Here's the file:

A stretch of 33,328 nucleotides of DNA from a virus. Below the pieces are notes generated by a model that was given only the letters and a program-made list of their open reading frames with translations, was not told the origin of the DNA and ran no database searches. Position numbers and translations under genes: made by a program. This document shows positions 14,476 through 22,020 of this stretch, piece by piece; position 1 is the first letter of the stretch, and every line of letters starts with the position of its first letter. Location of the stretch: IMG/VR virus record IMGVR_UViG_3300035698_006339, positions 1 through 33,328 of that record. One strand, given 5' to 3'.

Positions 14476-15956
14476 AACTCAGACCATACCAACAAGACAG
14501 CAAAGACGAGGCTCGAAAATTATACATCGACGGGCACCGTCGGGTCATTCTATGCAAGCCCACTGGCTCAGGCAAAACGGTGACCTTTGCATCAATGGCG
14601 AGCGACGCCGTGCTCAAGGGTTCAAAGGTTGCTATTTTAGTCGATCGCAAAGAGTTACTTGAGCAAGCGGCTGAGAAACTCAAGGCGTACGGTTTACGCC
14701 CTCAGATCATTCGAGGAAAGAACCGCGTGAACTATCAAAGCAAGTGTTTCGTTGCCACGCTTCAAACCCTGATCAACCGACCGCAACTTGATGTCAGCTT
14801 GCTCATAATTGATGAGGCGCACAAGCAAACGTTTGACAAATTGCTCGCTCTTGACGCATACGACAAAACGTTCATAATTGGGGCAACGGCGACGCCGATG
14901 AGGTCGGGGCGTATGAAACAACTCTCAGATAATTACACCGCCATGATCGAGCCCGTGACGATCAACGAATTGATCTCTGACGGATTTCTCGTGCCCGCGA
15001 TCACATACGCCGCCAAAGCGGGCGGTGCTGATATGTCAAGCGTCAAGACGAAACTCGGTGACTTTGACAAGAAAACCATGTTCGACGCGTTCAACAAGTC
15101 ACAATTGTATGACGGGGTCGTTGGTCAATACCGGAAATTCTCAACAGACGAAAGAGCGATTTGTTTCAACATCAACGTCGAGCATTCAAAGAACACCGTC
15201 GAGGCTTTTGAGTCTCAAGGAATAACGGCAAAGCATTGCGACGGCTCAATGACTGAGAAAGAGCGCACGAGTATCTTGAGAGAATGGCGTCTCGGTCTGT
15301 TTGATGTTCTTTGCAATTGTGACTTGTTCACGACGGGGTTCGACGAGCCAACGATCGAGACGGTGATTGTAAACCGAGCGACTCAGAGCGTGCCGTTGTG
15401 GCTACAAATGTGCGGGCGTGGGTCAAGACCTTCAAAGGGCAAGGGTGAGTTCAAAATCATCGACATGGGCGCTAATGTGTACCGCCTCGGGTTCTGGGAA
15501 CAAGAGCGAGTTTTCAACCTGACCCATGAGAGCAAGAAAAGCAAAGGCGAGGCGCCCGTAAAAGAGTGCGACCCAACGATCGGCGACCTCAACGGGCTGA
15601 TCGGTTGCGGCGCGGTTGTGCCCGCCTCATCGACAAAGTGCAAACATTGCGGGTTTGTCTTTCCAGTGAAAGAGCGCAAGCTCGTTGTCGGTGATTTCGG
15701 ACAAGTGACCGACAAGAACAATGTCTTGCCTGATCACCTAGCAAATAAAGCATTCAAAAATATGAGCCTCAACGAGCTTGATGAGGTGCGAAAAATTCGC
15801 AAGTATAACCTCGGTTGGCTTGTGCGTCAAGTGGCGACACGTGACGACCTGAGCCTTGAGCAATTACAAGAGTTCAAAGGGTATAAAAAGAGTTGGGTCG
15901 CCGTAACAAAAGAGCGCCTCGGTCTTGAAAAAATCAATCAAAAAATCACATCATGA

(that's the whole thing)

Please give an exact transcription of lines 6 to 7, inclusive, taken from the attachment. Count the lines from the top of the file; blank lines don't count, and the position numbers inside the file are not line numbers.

14701 CTCAGATCATTCGAGGAAAGAACCGCGTGAACTATCAAAGCAAGTGTTTCGTTGCCACGCTTCAAACCCTGATCAACCGACCGCAACTTGATGTCAGCTT
14801 GCTCATAATTGATGAGGCGCACAAGCAAACGTTTGACAAATTGCTCGCTCTTGACGCATACGACAAAACGTTCATAATTGGGGCAACGGCGACGCCGATG